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Is it possible to use un- with new words such as sit, sleep, sad? I'm currently seeing many words (in programming) which use "un-" in the meaning of undoing something.

For example, is it possible to use "make me unsleep" (the Chrome spell-checker underlines it) as a synonym for "wake me up"?

If yes, why is it so rare? And if not, why can't it be used?

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The un- prefix doesn't make sense on all verbs, and even on verbs where it might make sense, it just isn't used (especially when a more common way to say the same thing exists). I don't think there are any fixed rules about which verbs can take "un" and which ones can't. –  Lynn Oct 31 '12 at 15:37
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I disagree: I have voted for reopening, and upvoted the question. At one level the question can be answered "Look in a dictionary"; but un- is a partially productive prefix in English, and the range of verbs to which it may be added has recently expanded from what Whorf calls the cryptotype of verbs of enclosing and fastening to a broader group, such as select and friend. It would not surprise me to discover that some user-interface people talked about unsleep for resuming a dormant process, for example. –  Colin Fine Oct 31 '12 at 15:43
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@ColinFine Your conjecture is fact. But I think this is still a localized nonce-usage. And in any case, it does not address OP's question, which is not about 'unsleep' as a possible word but about actual use of 'make me unsleep' as a synonym for 'wake me up'. –  StoneyB Oct 31 '12 at 15:59
    
@StoneyB: That is the OP's first question. I'm looking at the third one. –  Colin Fine Oct 31 '12 at 16:01

4 Answers 4

up vote 16 down vote accepted

Normally un- with a verb means to reverse—“undo”—the previously-taken action of the verb. You “unscrew” a jar lid someone previously screwed on; you “unwrap” a package someone previously wrapped.

You can even use un- with verbs signifying actions normally regarded as irreversible—create or kill, for instance—as long as you are speaking or writing in a context where those verbs have non-literal meaning, such as game design.

But it is semantically awkward to use un- with activities or statives — verbs which signify actions without particular goal or existence in a particular state.

“Sleep” is normally a stative, so it can’t be reversed. Unsleep would be acceptable only in cases where sleep was being used transitively, with the sense “put to sleep”, or inchoatively, with the sense “fall asleep” —neither of which is in my experience used.

Programmers, of course, can name variables or methods with any words in any sense they like. They are “communicating” only with compilers, which aren’t encumbered with the linguistic rules which obtain in natural languages.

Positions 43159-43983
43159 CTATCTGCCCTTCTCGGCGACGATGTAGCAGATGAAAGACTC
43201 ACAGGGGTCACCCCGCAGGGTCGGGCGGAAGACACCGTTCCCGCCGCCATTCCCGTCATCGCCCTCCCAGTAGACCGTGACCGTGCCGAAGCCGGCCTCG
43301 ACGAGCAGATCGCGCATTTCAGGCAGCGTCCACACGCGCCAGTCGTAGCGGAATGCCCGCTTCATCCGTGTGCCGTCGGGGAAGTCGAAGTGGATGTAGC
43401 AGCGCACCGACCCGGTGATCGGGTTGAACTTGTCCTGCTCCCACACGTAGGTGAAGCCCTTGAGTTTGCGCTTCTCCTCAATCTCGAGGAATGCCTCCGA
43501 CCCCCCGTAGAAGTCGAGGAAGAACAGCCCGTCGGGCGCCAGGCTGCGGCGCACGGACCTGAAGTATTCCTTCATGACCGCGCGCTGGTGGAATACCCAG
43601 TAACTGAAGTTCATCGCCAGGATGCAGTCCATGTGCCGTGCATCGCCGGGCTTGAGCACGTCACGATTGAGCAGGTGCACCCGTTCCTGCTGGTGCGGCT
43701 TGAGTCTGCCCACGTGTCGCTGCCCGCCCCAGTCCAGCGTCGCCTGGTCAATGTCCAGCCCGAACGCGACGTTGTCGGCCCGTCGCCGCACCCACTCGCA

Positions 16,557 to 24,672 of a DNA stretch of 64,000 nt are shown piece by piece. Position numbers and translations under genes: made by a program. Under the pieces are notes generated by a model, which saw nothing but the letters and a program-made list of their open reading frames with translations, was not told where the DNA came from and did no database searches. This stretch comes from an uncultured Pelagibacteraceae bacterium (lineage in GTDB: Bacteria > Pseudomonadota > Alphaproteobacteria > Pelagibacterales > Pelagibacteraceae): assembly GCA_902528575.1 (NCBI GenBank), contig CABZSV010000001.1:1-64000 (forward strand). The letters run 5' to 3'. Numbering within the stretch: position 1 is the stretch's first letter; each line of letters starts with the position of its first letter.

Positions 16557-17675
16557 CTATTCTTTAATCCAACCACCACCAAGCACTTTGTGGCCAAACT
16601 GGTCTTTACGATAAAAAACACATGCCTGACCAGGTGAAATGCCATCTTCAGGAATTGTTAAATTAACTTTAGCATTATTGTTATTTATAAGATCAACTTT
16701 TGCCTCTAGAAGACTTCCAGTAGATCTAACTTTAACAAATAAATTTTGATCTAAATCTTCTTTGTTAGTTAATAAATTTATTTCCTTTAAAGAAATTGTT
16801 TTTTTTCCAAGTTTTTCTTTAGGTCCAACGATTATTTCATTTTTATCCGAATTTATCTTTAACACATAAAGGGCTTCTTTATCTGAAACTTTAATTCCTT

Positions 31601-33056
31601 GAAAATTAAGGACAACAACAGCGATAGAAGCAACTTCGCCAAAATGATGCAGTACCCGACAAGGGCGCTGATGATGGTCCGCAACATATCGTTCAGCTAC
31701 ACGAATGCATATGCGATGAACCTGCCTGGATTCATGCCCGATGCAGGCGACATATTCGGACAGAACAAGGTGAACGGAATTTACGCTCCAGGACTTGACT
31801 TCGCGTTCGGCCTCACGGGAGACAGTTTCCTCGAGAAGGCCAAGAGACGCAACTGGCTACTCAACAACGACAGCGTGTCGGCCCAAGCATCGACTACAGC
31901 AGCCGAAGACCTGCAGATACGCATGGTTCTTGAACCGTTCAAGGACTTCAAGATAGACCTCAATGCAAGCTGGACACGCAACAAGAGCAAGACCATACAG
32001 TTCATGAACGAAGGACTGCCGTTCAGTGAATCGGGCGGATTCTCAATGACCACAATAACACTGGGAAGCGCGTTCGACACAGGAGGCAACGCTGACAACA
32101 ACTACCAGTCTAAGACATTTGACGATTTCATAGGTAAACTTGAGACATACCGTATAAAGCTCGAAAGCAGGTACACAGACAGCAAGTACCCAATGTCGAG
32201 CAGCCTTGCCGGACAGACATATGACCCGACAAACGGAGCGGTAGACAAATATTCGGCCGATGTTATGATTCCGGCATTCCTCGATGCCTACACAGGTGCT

And of course you can coin unsleep and use it in any sense you like. That’s how the language grows. But if you use such nonce-words in an unconventional way you will run the risk of mis- or non-understanding.


EDIT:
Since you ask about sad: You have considerably more leeway in prefixing un- to adjectives, including adjectives formed from participles, because here un- bears more general negative senses. Unsleeping, for instance, is perfectly conventional: an ‘unsleeping’ watchman is one who is not sleeping, not one who ‘unsleeps’ someone else. An ‘unlicked cub’ is a cub which has not been licked, not one which has been ‘unlicked’. Un- can also be prefixed to nouns with a simple negative sense—unperson, for instance. Verbs can even be formed by prefixing a noun with un- in the sense of ‘deprive of’ (unstate) or ‘remove from’ (unearth).

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The distinction is crucial._Un_- is widely productive with adjectives, but much more limited with verbs. –  Colin Fine Nov 1 '12 at 17:53

As you say, un-, when attached to certain verbs, reverses the action expressed in it, as in uncover, undo, undress, unfasten, unleash, unload, unlock, unplug, untie, unwind, and go and go on. But many other verbs, like - for example - break, expect, seek, smile, cannot be reversed in this way. Sleep belongs to this last category, so you cannot say 'unsleep' for saying "wake me up".

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I would agree, using un- too loosely can create some very unfamiliar words; e.g., I wouldn't say that this emoticon is "unsmiling" :^( This doesn't mean people couldn't figure out what you were trying to convey, but you might sound very uneducated while saying it. –  J.R. Nov 1 '12 at 9:40
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But unsmiling is a perfectly good and common word, as smiling is an adjectival form. You're meaning it in a different sense, as though derived from a verb unsmile, I realise. –  Colin Fine Nov 1 '12 at 17:55

Per my answer to Should it be unlike or dislike button in Facebook?, and noting OP's mention of programming, install/uninstall, register/unregister, delete/undelete, do/undo are now common in that context. And programmers wouldn't bat an eyelid at references to an unsleep function.